Offer Affordability: Any patient who lacks the financial means to access healthcare should be catered to the same way a VIP patient gets treated. Imagining services should be made easier to get with lesser prices and the acceptance of a wide range of insurances so there is no aspect that we don’t cover when it comes to serving and treating everyone who trusts us with their lives.
Optimize Accessibility: Build more medical imaging centers in areas that severely lack medical attention. Make transportation easier so that people living far or not having enough money to travel have to suffer. One more thing that can be done is that radiologists can set up mobile imaging machines which can be taken anywhere so that the patient can have medical services anywhere they want.
Educate Staff On Cultural Competency: To be working in a field where we live to cater to others in their most critical moment, we need to teach our staff to be able to communicate with patients. We can also hire staff that is fluent in at least two languages so that there is no language barrier.
Promote Open Communication: Staff should know the importance of communicating the diagnosis with their patients in order to make them crystal clear about their medical condition.
Health equity in radiology matters a lot because there has been a stark difference in work ethic and procedures that African-American and Hispanic people face in their medical imaging procedures. Women with different cultural-background than white people faced great irregularities while going for mammography. According to some studies, it has been shown that African-American and Hispanic women faced difficulties in not only getting proper access to mammography healthcare providers but also faced inconsistency in their follow-up procedures.
These differences are more pronounced in the lung cancer screening for people with lesser representation. It can also be observed that the radiology patterns for stroke intervention differed a lot for people with lower socioeconomic status.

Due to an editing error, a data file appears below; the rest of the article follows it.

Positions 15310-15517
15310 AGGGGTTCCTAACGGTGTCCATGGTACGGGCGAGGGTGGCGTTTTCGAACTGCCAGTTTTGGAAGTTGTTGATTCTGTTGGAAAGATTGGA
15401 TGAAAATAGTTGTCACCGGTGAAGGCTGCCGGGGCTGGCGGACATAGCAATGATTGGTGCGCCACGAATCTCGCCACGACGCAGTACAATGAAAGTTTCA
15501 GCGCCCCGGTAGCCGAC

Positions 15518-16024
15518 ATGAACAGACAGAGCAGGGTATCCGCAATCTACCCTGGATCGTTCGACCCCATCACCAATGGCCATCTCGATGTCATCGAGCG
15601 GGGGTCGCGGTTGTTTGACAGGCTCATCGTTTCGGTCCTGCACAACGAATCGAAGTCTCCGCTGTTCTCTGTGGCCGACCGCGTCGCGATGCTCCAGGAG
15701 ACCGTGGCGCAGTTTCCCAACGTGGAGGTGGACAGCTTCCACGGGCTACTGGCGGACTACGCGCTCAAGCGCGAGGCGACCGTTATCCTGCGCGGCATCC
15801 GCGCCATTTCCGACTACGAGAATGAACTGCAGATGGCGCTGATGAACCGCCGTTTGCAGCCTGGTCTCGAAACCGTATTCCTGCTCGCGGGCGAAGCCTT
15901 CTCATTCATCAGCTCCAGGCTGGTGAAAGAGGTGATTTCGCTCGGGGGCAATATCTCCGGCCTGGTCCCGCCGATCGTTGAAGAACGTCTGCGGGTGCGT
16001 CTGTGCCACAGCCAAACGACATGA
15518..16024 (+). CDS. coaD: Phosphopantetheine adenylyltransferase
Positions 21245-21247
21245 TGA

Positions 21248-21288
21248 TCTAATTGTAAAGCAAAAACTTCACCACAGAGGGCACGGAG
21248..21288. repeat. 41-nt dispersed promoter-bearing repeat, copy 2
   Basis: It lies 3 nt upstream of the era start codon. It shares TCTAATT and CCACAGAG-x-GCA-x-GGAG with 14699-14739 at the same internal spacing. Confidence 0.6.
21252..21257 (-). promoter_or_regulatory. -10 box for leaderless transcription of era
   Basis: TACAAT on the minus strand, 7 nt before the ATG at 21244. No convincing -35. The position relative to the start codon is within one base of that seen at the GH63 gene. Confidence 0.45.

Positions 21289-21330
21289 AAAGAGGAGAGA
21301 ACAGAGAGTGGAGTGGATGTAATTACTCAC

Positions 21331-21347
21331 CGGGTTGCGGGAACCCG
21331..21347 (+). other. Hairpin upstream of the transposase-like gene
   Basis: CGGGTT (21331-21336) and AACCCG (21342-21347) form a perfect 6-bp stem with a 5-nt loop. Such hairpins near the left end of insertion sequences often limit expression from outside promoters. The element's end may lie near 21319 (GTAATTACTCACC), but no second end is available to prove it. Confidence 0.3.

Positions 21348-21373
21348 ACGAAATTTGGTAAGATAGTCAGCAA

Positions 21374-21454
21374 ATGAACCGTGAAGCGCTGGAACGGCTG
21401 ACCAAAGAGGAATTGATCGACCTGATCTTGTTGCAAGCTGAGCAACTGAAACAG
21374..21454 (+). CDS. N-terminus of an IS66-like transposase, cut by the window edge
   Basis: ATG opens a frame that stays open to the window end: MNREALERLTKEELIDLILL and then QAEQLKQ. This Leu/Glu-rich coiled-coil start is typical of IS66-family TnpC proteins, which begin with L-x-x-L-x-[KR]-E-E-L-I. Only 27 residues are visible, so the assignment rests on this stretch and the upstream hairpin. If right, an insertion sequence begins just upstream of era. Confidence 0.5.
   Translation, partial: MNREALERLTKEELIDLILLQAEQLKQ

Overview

The evidence is right there on the table, making it clear how the radiology services differ when it comes to people with lesser privileges. The undeniable disparities that communities of lesser representation face on a daily basis is a constant bell ringing over our heads reminding us of awakening the humanity we have buried six feet down.
Hospitals and healthcare providers being the most important and primary source of the well-being of our people must make a commitment to empowering inclusivity in our healthcare procedures so that not only we can ensure that people seeking medical attention get the services just as anybody else but also receive the proper care that they deserve.
It means that as a society we work our way through encouraging diversity and providing equal opportunities at our workplace so that all working bodies respect the differences we share. It means that we offer affordability and flexible pricing structures to support people who lack the financial means to access proper healthcare